There is a space for us everywhere we are, though. Our homes don’t necessarily have to be made out of handfuls of rocks and lichens from the creek down the street. But we can find ways to carefully observe what’s around us, what we can add to the land to make it better, and how we can reflect our histories in ways that respect the place they play out on.
There are stories to be told about the land here in Alberta. We can live like we’re here for good.
On the advice of my mentor, I am sharing more small updates about what I’m working on. In the past couple of weeks, my thoughts and stories have been with a remarkably caring family on the streets, and with a bird desperately in need of friends in Alberta.
My story for the CJSR Homelessness Marathon was quite a challenge to put together. I can’t remember ever before spending a whole afternoon recording hours of tape, then whittling it down to a 20-minute mini-doc for radio. In this case, we had many months of time to prepare for the national marathon of community radio programming about homelessness in Canada. I used some of that time to get to know the people on the Boyle Street Community Services winter outreach van, which roams all over the city offering people a chance to warm up, get some hot food and supplies, and share the company of people who care about them. I discovered that it isn’t just people on the streets who benefit from this van’s work, though. Together with the staff, they make a caring family that feels it deeply when one of their own is lost:
This week on Terra Informa, my friend Danielle Dolgoy and I chased down a story about one of Alberta’s most threatened species. University of Alberta researcher Mark Boyce estimates that over the past few decades, the number of greater sage-grouse in the province has dipped from the thousands to a few dozen. There are so many reasons this is happening – oil and gas development, farming pressures, hawk predation… millions of reasons why the federal government sat on the sidelines for so long before issuing a special protection order under the Species At Risk Act to dramatically protect the bird. We were curious to know what finally motivated some of the parties involved to see what’s in it for them to protect the greater sage-grouse:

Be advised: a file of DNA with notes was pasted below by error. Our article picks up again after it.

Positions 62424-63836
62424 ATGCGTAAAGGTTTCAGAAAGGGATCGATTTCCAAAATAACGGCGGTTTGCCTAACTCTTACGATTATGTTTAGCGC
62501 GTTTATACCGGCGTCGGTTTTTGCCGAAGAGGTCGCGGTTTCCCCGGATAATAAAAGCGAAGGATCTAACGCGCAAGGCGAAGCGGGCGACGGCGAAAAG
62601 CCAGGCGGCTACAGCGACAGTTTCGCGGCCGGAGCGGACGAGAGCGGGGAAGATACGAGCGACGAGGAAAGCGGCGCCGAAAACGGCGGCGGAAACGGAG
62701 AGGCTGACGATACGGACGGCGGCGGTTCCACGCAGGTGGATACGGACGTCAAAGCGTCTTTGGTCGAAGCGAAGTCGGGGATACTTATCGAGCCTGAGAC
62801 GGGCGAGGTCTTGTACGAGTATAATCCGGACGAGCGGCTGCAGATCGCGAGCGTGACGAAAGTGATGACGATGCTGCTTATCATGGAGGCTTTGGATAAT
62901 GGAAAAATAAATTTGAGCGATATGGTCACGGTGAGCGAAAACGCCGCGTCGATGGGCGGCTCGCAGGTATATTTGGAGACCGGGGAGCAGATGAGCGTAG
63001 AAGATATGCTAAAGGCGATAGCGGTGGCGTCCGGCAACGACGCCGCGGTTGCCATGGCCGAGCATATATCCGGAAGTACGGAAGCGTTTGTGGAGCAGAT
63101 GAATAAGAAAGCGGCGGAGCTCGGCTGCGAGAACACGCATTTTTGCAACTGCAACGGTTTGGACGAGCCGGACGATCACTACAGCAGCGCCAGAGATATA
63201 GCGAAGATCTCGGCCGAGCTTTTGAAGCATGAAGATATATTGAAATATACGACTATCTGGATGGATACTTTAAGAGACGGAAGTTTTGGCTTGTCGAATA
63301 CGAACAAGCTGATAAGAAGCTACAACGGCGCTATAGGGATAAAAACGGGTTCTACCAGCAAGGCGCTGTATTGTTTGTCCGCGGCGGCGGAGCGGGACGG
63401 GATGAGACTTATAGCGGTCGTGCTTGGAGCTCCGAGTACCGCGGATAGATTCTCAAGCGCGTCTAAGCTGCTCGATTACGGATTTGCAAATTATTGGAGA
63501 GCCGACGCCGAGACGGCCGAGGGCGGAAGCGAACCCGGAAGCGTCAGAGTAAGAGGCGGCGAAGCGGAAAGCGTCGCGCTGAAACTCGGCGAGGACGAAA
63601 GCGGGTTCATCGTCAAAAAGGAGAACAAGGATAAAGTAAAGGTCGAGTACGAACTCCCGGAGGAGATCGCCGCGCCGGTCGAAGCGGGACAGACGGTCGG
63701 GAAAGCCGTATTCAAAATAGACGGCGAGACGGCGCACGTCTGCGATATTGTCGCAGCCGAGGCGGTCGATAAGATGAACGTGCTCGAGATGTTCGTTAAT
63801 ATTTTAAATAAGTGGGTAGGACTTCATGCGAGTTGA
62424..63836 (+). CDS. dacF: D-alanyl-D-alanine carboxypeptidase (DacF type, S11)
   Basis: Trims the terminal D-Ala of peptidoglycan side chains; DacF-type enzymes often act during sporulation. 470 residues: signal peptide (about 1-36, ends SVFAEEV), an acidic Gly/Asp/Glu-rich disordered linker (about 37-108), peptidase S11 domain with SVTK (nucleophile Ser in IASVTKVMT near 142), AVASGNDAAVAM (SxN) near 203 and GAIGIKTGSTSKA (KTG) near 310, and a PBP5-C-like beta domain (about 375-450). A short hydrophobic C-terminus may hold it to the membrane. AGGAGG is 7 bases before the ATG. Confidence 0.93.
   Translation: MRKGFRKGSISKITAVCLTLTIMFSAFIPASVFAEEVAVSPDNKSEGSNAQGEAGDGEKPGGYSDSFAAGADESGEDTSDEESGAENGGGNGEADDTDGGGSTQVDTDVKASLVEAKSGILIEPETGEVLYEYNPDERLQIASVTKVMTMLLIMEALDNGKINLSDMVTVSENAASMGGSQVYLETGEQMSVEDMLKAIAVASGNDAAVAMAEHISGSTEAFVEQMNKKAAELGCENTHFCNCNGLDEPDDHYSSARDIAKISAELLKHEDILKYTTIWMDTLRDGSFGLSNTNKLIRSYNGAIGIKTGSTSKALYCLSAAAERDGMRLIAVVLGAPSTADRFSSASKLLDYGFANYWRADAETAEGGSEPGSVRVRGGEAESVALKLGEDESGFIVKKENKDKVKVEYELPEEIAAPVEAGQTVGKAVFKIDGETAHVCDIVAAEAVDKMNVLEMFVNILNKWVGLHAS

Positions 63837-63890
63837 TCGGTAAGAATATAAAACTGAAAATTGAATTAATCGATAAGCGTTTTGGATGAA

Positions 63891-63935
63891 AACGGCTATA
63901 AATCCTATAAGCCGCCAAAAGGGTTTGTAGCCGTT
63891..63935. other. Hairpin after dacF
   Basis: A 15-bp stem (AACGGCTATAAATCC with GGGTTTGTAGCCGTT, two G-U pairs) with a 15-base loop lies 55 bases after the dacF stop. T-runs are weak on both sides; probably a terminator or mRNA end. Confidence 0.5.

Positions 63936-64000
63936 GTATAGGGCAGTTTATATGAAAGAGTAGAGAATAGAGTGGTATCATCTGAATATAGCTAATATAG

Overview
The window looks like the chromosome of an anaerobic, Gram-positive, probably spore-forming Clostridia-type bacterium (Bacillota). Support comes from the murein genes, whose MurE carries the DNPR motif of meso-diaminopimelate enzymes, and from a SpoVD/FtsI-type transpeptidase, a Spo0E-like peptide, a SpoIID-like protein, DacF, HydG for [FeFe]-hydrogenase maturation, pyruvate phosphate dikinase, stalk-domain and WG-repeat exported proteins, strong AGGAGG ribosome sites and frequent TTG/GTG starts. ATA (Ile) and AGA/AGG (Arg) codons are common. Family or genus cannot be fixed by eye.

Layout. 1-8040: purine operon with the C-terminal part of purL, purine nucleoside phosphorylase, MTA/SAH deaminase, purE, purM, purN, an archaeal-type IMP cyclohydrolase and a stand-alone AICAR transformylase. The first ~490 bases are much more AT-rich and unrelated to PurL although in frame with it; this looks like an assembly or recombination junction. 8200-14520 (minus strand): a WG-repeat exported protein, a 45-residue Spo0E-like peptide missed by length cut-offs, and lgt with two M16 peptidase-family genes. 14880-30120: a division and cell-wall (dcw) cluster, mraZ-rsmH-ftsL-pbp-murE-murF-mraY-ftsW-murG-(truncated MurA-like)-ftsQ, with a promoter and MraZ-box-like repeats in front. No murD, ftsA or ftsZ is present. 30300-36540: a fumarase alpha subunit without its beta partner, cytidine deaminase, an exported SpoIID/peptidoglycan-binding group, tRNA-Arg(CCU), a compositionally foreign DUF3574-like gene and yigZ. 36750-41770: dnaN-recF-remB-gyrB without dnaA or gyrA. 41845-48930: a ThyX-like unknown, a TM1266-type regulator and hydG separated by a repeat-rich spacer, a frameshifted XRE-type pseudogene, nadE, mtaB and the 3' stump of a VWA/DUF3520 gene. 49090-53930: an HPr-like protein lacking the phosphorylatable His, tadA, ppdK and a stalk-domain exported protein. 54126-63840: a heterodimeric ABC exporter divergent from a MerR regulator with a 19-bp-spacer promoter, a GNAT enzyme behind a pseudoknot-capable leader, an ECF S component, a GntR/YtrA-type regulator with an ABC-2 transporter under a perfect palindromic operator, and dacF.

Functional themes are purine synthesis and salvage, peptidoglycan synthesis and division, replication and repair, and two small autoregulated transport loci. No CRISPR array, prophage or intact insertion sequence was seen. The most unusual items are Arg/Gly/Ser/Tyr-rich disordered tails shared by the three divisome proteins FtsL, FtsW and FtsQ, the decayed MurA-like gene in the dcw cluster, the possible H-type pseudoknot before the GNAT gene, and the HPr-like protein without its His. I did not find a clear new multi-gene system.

I’m headed to Iceland soon, and will be back near the end of March with some good stories about the archetypal land of Ice and Fire.
Before I pull on my warmest toque and toughest boots, I’m quickly scribbling out this note to let you know about an intrepid day of programming that I’m part of today on CJSR: the Homelessness Marathon. From 5 PM Mountain Time until 7 AM tomorrow morning, we’re coordinating a nationwide marathon of radio programming all about homelessness. This is the first year that CJSR has been the host of the event, and other community radio stations around the country will be chipping in with their own hours of programming throughout the evening.
My own contribution is a story about the people who work on, and visit, the Boyle Street Community Services’ outreach van. Once I dash out the door here, I’ll be following them along their route to a couple of the city’s bottle depots, where the van parks to provide a warm meal and essentials like gloves and socks for people living on the streets. I had the pleasure of meeting most of the crew last weekend, and I’m proud to be able to tell a story about something else the van provides: family. Tune in tonight around 11 PM if you’re interested. We broadcast on 88.5 FM in Edmonton, and stream online at cjsr.com.